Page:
Regional Director State Advocacy Relations


I appreciate the response, but I am not sure if it really addresses the issue of why Autism Speaks finds itself standing alone in supporting this legislation. There is a lot of discussion about the evidence-based issue and as I said I don't think that most people are looking for reimbursement of sham interventions. The language of the current bill leaves insurance companies with plenty of room for exclusions. The fact remains that insurance companies do not have the same latitude for denying interventions that are commonly provided for other disorders; this bill holds autism interventions to a higher standard and that is blatant discrimination. The alleged purpose of the bill is to facilitate insurance coverage - and I just can't see how that will happen.

Also, the simple inclusion of 'medically necessary' language is a huge barrier: is it MEDICALLY necessary to intervene with a 'behavioral' problem? Language re: medical necessity is used by CMS to decline coverage for all kinds of issues - from personal care to hygiene to emotional and behavioral difficulties. Will a child with behavioral difficulties rise to the level of 'medical necessity?' I doubt it - most insurance companies already try to deny autism interventions because they are 'educational and behavioral' as opposed to 'medical.' That means that no one is MEDICALLY COMPROMISED by some child's autism - so there is no need for HEALTH INSURANCE if it is not a MEDICAL problem. I can see this coming from a mile away - I do not know why this kind of language would ever be allowed in the bill.

As for the opposition from the New York Health Plan Association, all I can find is a brief letter to the editor in an Albany newspaper - and the primary opposition is because they state that the bill will not cover what it states it is going to cover. NYHPA states that approaching the issue from mandates on those plans that can be regulated does not mean it will reach the majority of people. I went to the NYHPA website and they didn't have anything about the autism bill listed on their site. Seems it is not such a hot issue from their perspective - and again it makes me wonder why the email says "The health plans are still working hard to ensure a veto." I don't see evidence of this if all that is produced is one little letter to the editor written two months ago. This kind of overstatement leads to a real credibility issue for me.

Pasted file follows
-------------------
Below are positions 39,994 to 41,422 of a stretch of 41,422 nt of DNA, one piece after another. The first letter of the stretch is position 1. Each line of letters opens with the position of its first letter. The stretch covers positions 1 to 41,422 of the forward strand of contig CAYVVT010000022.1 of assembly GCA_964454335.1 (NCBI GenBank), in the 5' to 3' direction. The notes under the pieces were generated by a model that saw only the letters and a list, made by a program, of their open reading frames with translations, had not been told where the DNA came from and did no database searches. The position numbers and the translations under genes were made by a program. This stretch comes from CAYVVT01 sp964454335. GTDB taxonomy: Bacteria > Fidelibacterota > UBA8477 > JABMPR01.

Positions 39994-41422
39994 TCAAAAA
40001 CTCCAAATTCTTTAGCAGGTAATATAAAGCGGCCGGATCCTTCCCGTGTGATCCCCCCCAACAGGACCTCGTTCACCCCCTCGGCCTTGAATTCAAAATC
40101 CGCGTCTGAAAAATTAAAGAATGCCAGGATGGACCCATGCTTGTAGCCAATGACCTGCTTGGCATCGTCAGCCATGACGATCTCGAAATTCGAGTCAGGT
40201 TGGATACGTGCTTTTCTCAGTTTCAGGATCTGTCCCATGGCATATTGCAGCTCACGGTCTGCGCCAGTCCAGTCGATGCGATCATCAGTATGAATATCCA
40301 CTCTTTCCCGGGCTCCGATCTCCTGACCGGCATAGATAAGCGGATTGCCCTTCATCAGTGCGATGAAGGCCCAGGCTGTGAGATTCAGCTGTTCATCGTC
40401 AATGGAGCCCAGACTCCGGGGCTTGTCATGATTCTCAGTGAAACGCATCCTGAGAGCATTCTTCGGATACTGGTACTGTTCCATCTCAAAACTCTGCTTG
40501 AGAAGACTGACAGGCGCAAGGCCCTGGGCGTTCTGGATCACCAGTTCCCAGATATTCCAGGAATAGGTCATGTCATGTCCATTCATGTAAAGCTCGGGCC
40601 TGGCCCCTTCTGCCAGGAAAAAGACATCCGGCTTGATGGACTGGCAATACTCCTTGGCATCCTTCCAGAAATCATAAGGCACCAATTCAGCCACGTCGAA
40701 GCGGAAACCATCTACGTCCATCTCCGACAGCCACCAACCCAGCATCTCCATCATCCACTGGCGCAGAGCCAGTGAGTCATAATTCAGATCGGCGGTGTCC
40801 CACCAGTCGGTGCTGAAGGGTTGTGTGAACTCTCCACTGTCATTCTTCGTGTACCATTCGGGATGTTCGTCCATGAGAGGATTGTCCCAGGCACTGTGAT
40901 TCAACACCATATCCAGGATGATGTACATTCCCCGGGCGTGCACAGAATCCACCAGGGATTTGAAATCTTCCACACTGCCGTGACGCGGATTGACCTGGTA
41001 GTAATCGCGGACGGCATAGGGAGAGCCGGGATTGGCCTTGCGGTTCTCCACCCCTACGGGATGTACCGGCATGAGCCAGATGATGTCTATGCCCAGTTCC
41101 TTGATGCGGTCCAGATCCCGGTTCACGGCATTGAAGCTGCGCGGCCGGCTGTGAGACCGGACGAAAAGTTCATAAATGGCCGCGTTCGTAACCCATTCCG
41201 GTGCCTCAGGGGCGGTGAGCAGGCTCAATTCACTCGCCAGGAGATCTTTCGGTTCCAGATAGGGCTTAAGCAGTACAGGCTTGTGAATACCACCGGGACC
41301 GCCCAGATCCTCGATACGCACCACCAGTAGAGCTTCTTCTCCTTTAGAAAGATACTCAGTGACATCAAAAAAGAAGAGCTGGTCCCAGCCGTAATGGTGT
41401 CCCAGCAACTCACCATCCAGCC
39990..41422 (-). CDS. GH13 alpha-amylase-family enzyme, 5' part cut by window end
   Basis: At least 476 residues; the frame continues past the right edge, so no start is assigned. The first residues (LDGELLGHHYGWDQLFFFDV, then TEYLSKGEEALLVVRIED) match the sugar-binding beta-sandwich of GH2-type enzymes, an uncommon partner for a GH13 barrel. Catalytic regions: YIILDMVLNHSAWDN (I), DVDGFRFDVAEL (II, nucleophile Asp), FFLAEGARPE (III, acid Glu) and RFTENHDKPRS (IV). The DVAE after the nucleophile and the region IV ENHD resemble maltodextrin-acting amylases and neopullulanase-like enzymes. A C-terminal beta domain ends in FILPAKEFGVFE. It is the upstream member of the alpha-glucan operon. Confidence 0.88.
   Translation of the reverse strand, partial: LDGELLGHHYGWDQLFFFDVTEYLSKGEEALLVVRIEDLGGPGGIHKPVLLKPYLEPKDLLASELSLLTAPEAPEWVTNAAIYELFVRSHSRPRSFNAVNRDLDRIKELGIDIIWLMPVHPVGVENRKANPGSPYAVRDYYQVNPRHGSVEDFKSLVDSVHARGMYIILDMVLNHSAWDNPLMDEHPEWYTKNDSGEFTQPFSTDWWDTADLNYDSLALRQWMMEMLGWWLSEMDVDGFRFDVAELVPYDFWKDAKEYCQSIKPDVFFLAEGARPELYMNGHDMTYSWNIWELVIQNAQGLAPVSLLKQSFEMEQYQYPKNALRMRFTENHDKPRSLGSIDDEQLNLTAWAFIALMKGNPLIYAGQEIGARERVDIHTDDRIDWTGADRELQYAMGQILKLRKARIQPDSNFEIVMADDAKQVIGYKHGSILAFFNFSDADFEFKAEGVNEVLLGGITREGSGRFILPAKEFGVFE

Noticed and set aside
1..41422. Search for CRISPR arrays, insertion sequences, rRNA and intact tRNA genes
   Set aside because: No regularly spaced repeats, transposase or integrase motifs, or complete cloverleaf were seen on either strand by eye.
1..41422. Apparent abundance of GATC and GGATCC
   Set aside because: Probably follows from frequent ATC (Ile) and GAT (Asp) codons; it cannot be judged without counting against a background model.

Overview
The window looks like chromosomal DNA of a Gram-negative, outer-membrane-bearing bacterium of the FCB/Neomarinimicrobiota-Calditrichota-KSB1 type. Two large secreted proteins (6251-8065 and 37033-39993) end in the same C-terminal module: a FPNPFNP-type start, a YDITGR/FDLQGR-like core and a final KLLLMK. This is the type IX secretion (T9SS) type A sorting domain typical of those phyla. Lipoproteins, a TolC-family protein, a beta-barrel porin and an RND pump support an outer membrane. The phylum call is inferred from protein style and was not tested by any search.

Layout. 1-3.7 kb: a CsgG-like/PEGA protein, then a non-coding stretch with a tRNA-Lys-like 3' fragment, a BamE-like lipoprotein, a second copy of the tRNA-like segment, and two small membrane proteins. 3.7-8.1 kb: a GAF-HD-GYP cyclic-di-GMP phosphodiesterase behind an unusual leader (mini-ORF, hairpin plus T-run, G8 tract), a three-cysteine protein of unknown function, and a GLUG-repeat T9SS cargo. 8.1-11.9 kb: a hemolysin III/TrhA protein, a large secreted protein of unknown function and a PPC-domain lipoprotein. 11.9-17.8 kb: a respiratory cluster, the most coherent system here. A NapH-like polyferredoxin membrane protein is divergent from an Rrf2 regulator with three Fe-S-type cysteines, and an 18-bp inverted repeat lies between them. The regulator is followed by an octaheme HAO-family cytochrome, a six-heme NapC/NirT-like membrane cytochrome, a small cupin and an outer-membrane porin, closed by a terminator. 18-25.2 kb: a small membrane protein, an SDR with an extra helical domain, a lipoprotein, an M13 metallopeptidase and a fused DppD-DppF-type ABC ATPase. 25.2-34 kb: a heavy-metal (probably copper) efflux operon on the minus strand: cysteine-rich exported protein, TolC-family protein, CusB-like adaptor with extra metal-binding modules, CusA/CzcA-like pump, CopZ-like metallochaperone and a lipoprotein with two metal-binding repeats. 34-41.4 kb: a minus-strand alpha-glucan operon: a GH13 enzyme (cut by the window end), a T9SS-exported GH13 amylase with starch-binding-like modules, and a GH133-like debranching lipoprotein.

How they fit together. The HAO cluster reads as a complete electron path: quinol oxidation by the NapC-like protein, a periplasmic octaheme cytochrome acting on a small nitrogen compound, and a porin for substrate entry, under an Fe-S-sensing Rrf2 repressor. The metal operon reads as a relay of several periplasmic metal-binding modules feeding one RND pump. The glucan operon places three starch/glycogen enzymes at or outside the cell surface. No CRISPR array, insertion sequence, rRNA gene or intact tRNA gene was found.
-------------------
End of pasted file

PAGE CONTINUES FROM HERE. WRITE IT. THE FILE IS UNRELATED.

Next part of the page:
It seems to me that the primary opposition is from professionals and parents who don't trust the wording in the current bill. I believe it is rather naive to craft a bill that lacks specificity and then expect that the regulatory power-in-charge will actually take this as an opportunity to serve the community. Perhaps Autism Speaks needs to reflect on everyone's experience in dealing with OMIG and OHIP recently to get a little perspective on the lengths taken by NYS bureaucrats to limit reimbursement for services.

Lastly, I don't know what to say about the authorship of the bill - the conflicting accounts speak for themselves. The bottom line is that IF this is signed into law, we will all wait to see what the actual impact is going to be. I object to this kind of legislation where 'the devil is in the details' that don't really become apparent until some regulatory body writes the rules for how the law will be enacted.

This is all highly reminiscent of being told 'You will like it once you see what is in it!' I am not impressed.

We can achieve fair and sensible insurance coverage and address reasonable concerns about evidence-based interventions. I am not that interested in seeing dice rolled about over the fates of children who have disabling conditions. I suspect that this can be done in a much better way.

This bill fails to deliver confidence and credibility - and when one is measuring degrees of failure that is a rather large measure to fail. Tragically, it might actually fail to deliver services too - which will be at the whimsy of however the regs are written. In this economic climate I don't hold out much hope that this will offer any real relief for families. I guess we will find out.


Popular posts from this blog

Deconstructing the myth of clothing sensitivity as a 'sensory processing disorder'

When writing gives you the willies: Reconsidering 'tactile defensiveness'

On retained primitive reflexes